Henry Amador-Batten said he and his 5-year-old son, Ben, were greeted at Raleigh–Durham International Airport on Friday by a group of police officers, The Durham Herald-Sun reported. He soon learned that a flight attendant had seen him cuddling with his son on their flight from Newark, New Jersey, and felt that his hand rested too close to the boy’s genitals.
Amador-Batten, who was returning home from a family visit in Puerto Rico, said he was caught completely off guard by the accusation, but cooperated with police. He said he explained to the officers that Ben was afraid of flying, and he’d simply placed his hand on his son’s lap to comfort him as he fell asleep.
In a Facebook post on DADsquared, Henry’s spouse Joel said: ‘Tonight my husband was detained after disembarking a United flight to RDU because a member of the flight crew made an accusation that my husband’s hand/arm laying across my sleeping son’s lap was too close to the “child’s genitals”.’
To make matters worse, Joel had just spent two weeks in Puerto Rico ‘dealing with his father’s quick decline and subsequent death’.
Joel continued: ‘This is not how anyone deserves to be treated. This is not something that should have happened in front of my son.
‘This is not something that anyone should have to worry about happening to them on a flight just because someone might not like the looks of them.”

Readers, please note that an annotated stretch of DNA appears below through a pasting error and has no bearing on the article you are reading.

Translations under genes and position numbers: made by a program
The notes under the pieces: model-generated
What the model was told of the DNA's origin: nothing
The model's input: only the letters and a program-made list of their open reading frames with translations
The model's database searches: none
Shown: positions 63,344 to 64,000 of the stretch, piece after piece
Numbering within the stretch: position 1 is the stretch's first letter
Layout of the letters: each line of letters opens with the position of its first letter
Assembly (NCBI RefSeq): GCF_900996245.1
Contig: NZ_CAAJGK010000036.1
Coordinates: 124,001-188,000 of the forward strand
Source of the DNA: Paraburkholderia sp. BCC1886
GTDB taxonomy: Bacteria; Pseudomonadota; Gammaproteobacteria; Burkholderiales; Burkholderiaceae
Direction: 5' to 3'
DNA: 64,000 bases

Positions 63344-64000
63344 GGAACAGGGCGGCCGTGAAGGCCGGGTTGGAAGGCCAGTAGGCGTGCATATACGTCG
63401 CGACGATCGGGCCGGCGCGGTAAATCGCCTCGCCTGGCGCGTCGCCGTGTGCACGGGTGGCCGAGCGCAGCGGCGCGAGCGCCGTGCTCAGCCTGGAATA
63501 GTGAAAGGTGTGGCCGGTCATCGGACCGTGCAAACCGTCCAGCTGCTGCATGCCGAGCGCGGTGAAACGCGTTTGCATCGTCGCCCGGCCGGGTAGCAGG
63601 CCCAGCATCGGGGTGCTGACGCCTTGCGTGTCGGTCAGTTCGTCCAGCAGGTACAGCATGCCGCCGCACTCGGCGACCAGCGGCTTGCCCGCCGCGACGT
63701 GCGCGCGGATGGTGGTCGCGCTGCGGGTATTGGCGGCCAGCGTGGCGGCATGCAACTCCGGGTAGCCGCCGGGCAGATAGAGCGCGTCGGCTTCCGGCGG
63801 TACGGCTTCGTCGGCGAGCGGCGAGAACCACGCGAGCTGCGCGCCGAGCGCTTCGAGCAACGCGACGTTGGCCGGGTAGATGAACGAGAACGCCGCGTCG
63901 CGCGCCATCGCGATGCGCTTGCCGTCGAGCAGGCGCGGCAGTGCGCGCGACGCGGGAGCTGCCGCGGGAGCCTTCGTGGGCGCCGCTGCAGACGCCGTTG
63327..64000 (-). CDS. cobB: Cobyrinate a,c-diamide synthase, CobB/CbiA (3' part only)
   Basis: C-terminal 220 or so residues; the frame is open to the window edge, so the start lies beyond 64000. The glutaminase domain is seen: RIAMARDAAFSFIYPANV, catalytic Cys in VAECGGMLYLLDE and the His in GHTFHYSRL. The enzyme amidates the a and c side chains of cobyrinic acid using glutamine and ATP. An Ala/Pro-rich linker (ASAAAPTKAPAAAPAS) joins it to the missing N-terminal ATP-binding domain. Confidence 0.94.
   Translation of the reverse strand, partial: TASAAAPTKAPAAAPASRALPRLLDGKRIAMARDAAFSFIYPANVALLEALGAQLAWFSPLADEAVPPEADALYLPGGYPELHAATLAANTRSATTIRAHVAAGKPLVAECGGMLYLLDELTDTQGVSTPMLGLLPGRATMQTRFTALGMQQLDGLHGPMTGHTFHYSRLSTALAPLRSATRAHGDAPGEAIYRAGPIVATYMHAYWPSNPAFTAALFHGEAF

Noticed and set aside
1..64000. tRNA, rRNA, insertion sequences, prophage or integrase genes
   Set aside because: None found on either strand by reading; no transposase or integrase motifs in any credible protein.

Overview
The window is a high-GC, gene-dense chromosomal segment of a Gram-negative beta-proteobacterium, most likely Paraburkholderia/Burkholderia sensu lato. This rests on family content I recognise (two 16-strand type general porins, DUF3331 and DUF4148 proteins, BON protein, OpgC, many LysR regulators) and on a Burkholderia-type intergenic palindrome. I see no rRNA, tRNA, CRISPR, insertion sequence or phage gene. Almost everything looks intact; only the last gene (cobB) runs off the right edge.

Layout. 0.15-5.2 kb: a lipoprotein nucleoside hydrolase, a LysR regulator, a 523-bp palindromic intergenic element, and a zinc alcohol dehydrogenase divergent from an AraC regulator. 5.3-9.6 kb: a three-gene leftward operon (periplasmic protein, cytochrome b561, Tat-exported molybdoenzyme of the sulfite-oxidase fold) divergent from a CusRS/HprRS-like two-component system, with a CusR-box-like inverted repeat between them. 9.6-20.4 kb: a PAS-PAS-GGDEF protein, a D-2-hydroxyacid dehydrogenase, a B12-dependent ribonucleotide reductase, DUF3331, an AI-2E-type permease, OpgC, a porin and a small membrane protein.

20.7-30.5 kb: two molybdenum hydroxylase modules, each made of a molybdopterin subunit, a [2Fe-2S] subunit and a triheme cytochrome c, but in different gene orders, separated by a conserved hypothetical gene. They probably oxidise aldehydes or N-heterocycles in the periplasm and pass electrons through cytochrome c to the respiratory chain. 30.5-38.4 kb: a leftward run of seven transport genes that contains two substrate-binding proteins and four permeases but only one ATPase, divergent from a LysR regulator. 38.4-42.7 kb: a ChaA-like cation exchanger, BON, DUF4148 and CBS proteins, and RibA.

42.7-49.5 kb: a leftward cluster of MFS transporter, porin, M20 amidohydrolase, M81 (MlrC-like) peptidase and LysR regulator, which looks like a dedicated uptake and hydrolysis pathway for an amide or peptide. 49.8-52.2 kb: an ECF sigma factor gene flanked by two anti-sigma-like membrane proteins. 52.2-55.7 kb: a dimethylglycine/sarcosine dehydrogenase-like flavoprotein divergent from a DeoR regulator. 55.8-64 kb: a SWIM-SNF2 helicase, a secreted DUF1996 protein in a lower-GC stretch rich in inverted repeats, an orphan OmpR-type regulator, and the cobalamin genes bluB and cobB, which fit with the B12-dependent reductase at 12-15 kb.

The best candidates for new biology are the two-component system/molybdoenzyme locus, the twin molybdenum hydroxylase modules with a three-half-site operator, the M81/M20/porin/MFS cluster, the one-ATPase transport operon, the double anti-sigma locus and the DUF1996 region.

‘My husband and I are parents. We are foster parents. We are in the process of adopting our second son.’
Issuing an apology after the complaint, a United Airlines spokesman wrote: ‘Our customers should always be treated with the utmost respect.
‘We have followed up with the customer directly and we apologized for the situation.’
Henry Amador-Batten confirmed that a United Airlines representative called him and asked to keep it ‘low key’ as they have a ‘lot of bad press recently’.
The couple now plan on seeking damages from the airline.
Their lawyer, Kenneth Padowitz, told the Herald-Sun: ‘Based on the horrible situation that they placed him in front of their son and other people on the plane, we are going to vigorously pursue to be compensated by the airline for this horrible embarrassing treatment.’
In the end, Amador-Batten was not charged with a crime and released. However, both he and Ben remain traumatized by the experience. “That flight attendant’s false accusation did not save a child, it put an entire family in danger,” he said. “We’re [made to] understand that families like ours, created out of choice and love, are fragile by nature. … We are not as protected nor solidified, and we need to be.”